The city of Cape Coral did the right thing in entering into a scrub jay mitigation agreement with U.S. Fish and Wildlife and Lee County last year.
The plan calls for the city to contribute $788,000 between 2014-2018 to establish and maintain habitat for the threatened species in a regional mitigation area on 20/20 Conservation land in Alva.
In exchange, U.S. Fish and Wildlife agrees the city has adequately complied with federal protection regulations that go into effect when jay "families" are found in an area that includes not only nests but the number of acres required to sustain the birds.
In the case of the Cape, two scrub jay families - mating pairs and their immature and adult but not-yet-mated offspring - have been detected in the area of Kismet Parkway and Nelson Boulevard in and around some 215 acres purchased as the city's future Festival Park. The discovery has held up the possibility of park development and also began the process for mandatory mitigation up to and including the establishment of more bird-friendly acreage. Mitigation requires the setting aside of improved habitat and, had the city opted to do that on-site, it would have limited any future use of the park to passive recreation.
Not only would that have cost more than the $788,000 called for in the agreement, it would have meant no festivals at Festival Park, including the popular R/C air shows currently being held on the yet-to-be-developed site.
The agreement also took things a step further.
In addition to establishing an acceptable and cost-effective mitigation plan for the park and surrounding area, it 1) held in abeyance a citywide environmental survey to see if additional scrub jays had established residency and 2) umbrellaed mitigation citywide.
This waiver precludes any future possibility that the city could find itself in a similar situation with, say, the Academic Village site.
It also precludes the possibility that private property owners could be forced into individual permit, survey and mitigation efforts. Using fees assessed in areas of the state where the jays have been found and no mitigation agreement is in place, that cost is estimated at nearly $27,000 for a residential building lot now selling for $5,000 and less.
Again, a very wise move by the city.
The question now is how to pay for the mitigation project.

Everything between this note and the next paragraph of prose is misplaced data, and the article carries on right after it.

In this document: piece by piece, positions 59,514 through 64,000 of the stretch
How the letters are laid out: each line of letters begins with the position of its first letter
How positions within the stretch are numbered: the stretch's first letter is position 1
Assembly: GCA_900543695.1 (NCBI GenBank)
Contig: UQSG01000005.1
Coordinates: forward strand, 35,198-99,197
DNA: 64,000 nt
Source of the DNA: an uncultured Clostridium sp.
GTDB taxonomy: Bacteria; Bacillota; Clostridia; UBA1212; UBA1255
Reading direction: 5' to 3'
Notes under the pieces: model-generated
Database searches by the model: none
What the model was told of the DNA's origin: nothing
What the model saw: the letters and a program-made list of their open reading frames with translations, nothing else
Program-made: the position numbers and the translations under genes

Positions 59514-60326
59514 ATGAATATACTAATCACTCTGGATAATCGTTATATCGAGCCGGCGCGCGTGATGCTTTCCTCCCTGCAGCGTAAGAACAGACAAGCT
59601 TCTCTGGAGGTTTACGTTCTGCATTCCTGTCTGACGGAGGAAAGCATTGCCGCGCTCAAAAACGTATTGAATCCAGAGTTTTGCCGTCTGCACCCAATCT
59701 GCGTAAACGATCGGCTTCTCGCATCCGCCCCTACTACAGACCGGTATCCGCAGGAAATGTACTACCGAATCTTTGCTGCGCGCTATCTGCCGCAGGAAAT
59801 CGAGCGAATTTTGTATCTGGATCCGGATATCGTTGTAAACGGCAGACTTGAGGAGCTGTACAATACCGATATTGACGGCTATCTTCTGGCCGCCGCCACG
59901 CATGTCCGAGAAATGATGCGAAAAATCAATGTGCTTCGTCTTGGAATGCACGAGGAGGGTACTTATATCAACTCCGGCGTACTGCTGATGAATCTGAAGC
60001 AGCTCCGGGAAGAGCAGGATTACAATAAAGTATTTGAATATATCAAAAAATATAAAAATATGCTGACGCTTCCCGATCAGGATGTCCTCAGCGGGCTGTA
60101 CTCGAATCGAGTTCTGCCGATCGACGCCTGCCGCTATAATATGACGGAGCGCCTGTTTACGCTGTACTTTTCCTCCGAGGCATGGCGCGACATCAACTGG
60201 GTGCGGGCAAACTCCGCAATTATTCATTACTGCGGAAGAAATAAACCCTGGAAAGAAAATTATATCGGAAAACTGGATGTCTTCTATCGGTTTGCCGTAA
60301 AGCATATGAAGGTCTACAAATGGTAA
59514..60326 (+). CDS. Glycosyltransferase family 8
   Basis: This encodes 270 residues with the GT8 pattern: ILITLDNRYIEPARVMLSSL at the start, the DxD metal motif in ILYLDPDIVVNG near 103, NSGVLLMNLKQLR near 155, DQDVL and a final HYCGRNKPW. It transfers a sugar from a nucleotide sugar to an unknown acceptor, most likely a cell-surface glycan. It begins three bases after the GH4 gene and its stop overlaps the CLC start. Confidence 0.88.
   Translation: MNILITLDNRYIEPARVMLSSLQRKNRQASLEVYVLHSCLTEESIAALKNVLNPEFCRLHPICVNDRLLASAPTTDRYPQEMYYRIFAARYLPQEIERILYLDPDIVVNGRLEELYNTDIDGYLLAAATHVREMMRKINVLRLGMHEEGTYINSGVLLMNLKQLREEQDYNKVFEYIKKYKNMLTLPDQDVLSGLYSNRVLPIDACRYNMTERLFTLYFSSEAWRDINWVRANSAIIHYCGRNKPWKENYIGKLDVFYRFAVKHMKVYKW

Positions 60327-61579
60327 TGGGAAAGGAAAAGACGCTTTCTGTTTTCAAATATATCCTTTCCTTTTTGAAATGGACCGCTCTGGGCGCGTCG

City officials and staff have looked at a couple of things.
In November, council was presented with an option that called for a $125 fee to be added to building permits for new homes and remodels.
This week, council was asked to consider instead a citywide "assessment" of up to $10 per home.
No decision has been made and the city is still in exploration mode.
A couple of things for consideration.
First, everyone benefits. The cost of mitigation should be shared with that in mind.
Every taxpayer in Cape Coral contributed to the purchase of the land assemblage that went into the Festival Park project. While the city could not provide figures this week, much of the land was purchased at the height of the boom and the cost is in the millions of dollars.
Yes, millions with a very big "s."
The city's land assemblage efforts are continuing and we all are continuing to pay.
We only benefit, though, when the park is developed.
That's the primary reason the previous council approved the mitigation plan.
There also is a secondary benefit - those who say the owners of undeveloped properties get a significant benefit are correct.
This, of course, assumes a worst case scenario - that either there are undetected scrub jay families hither and yon throughout the Cape or a mass redistribution of the territorial birds happens as occurred in North Port following Hurricane Charley.
Let us be clear.
Currently, there are no scrub jay permitting regulations in effect in Cape Coral as there are in some communities, including North Port.
Builders and developers are not required to pay for per parcel surveys or mitigation efforts here.
The benefit private properties owners will receive is that the agreement guarantees they never will have to. The city likened it to an insurance policy.
That is a good analogy and a very good benefit.
So is the fact that the waiver includes commercial sites such as the Zemel property, just a stone's throw down the road from Festival Park as the bird flies.
In this economy, "insurance" that commercial development projects - read jobs - won't be held up by an environmental issue is a good benefit, indeed.
So who should pay?
If he-who-pays comes down to he-who-benefits, that's all of us.
Something for council to keep in mind as it comes up with an equitable payment plan.
- Breeze Newspapers editorial